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Systematic Review ARTICLE Provisionally accepted The full-text will be published soon. Notify me

Front. Endocrinol. | doi: 10.3389/fendo.2018.00700

Subclinical hypothyroidism in polycystic ovary syndrome: a systematic review and meta-analysis

Xiaohong Ding1, Lili Yang2, Rong Tang3, Qianqian Chen1, Jiexue Pan1, Haiyan Yang1, Zimiao Chen1, Xia Chen1 and  Liangshan Mu1*
  • 1First Affiliated Hospital of Wenzhou Medical University, China
  • 2Department of Radiology, Second Affiliated Hospital and Yuying Children’s Hospital of Wenzhou Medical University, China
  • 3Wenzhou Medical University, China

Background: The association between subclinical hypothyroidism (SCH) and polycystic ovary syndrome (PCOS) has been reported in several studies,but it is not well recognized. The aim of this study was to evaluate the prevalence of SCH in women with PCOS.
Methods: An extensive literature search was conducted in PubMed, Embase, Web of Science, and Cochrane Library databases. All articles published before May 2018 was considered for eligibility. No language restrictions were implemented. The prevalence of SCH in PCOS was performed by the meta-analysis to produce an odds ratio (OR) with 95% confidence interval (CI).
Results: A total of 6 studies including 692 PCOS patients and 540 controls were eligible for the meta-analysis. The combined odds ratio (OR) of SCH risk for women with PCOS compared with controls was 2.87 (95% CI=1.82-9.92; P <0.000001). The OR increased to 3.59 when limiting TSH cut-off.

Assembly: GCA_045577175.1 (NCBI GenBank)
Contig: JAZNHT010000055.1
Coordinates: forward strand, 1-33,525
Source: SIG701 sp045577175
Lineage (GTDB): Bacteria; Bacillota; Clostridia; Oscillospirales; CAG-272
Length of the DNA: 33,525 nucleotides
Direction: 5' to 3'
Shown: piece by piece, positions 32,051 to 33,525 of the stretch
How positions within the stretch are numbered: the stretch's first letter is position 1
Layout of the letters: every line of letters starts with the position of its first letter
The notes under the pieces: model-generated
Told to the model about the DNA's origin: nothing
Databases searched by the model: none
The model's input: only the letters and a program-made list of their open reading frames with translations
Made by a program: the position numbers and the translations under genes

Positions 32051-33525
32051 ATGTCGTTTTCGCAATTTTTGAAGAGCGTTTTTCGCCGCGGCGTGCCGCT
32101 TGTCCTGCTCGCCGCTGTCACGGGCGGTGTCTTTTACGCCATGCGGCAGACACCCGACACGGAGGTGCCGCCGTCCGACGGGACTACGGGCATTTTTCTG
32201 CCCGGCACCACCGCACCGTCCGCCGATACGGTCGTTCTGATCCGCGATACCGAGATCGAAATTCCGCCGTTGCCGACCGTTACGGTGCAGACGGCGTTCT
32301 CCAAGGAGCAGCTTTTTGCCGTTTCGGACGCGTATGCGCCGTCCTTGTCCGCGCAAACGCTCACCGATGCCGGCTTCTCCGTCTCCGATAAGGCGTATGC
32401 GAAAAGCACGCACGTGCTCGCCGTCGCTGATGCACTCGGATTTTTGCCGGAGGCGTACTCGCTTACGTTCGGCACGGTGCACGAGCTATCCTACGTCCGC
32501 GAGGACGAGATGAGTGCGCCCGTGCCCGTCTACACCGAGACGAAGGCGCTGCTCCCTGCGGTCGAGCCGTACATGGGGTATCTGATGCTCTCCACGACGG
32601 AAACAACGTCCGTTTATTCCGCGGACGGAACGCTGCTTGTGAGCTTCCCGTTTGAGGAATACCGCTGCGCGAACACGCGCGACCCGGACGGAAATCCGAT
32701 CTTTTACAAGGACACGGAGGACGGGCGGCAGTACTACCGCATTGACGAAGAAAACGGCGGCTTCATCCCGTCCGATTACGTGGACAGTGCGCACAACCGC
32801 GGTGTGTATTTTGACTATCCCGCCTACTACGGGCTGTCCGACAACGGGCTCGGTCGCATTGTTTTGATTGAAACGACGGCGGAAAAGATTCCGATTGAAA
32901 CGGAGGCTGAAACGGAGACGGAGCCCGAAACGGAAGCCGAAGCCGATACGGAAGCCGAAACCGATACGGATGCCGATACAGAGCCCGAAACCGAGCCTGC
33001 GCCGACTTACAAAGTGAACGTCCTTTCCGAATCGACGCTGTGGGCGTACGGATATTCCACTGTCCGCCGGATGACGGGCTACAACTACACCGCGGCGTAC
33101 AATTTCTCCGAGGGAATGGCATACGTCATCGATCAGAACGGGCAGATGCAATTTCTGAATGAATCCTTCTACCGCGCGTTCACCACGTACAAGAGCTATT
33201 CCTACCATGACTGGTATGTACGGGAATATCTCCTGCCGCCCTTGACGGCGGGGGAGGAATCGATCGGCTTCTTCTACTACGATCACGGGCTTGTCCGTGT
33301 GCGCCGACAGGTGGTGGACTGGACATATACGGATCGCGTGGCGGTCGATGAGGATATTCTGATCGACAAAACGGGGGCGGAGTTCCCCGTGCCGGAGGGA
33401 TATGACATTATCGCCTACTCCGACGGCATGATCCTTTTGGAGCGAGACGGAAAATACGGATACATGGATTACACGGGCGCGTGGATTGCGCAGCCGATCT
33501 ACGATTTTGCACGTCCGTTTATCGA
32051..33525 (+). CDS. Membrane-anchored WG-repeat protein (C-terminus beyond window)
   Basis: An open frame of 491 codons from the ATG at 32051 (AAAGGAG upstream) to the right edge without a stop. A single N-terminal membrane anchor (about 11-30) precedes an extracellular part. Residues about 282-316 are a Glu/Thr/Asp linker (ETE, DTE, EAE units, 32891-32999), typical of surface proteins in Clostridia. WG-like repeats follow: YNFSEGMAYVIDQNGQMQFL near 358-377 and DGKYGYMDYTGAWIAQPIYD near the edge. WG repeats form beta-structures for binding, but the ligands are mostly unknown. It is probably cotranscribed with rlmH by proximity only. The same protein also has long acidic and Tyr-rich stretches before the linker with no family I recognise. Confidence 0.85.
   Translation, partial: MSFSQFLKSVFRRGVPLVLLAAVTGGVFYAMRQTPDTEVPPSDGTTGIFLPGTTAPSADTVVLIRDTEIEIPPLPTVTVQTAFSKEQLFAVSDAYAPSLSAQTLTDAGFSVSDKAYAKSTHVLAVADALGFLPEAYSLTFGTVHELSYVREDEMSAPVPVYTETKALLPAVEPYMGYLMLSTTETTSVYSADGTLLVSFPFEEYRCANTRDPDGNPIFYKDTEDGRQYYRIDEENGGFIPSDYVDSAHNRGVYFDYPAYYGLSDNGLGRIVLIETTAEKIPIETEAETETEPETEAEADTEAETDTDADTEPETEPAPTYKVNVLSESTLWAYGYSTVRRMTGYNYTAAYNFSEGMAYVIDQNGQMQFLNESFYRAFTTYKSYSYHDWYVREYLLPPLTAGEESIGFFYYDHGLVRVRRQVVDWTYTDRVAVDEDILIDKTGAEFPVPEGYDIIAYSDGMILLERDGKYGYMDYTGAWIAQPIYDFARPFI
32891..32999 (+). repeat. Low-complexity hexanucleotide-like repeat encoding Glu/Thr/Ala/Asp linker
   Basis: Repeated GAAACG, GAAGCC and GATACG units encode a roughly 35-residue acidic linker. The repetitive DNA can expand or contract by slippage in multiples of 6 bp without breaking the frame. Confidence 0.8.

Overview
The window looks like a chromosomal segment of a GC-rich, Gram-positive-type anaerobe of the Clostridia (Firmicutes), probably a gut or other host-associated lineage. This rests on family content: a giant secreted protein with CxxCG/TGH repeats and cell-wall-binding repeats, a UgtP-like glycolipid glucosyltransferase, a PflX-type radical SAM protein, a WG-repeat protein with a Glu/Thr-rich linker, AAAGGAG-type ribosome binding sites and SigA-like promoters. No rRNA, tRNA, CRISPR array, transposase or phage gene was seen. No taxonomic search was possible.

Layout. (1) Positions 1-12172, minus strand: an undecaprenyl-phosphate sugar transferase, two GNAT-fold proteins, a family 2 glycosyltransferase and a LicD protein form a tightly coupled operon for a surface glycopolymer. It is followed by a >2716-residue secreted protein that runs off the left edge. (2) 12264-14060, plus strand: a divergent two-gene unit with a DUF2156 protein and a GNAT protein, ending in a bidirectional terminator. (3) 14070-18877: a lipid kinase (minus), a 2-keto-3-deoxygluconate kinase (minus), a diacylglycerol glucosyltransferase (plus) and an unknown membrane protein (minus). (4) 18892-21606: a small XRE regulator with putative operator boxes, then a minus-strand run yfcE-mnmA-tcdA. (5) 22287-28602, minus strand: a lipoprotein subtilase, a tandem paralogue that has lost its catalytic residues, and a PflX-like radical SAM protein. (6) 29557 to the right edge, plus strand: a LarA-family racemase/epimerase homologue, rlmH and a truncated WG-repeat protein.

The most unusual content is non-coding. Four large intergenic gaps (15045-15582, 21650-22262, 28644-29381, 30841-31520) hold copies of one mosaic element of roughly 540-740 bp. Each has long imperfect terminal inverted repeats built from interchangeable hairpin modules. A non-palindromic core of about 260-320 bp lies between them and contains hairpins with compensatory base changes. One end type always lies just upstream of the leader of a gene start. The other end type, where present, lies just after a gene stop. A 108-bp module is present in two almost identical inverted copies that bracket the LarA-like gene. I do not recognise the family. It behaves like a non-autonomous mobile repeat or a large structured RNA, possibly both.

Conclusions: This meta-analysis demonstrated that women with PCOS were more likely to develop SCH.

Keywords: subclinical hypothyroidism, thyroid, Polycystic Ovary Syndrome, Prevalence, Meta-analysis

Received: 25 Aug 2018; Accepted: 06 Nov 2018.

Edited by:

Alessandro Antonelli, University of Pisa, Italy

Reviewed by:

Mario Rotondi, University of Pavia, Italy
Roberto Vita, Università degli Studi di Messina, Italy  

Copyright: © 2018 Ding, Yang, Tang, Chen, Pan, Yang, Chen, Chen and Mu. This is an open-access article distributed under the terms of the Creative Commons Attribution License (CC BY). The use, distribution or reproduction in other forums is permitted, provided the original author(s) and the copyright owner(s) are credited and that the original publication in this journal is cited, in accordance with accepted academic practice. No use, distribution or reproduction is permitted which does not comply with these terms.

* Correspondence: Dr. Liangshan Mu, First Affiliated Hospital of Wenzhou Medical University, Wenzhou, China, liangshanmu@hotmail.com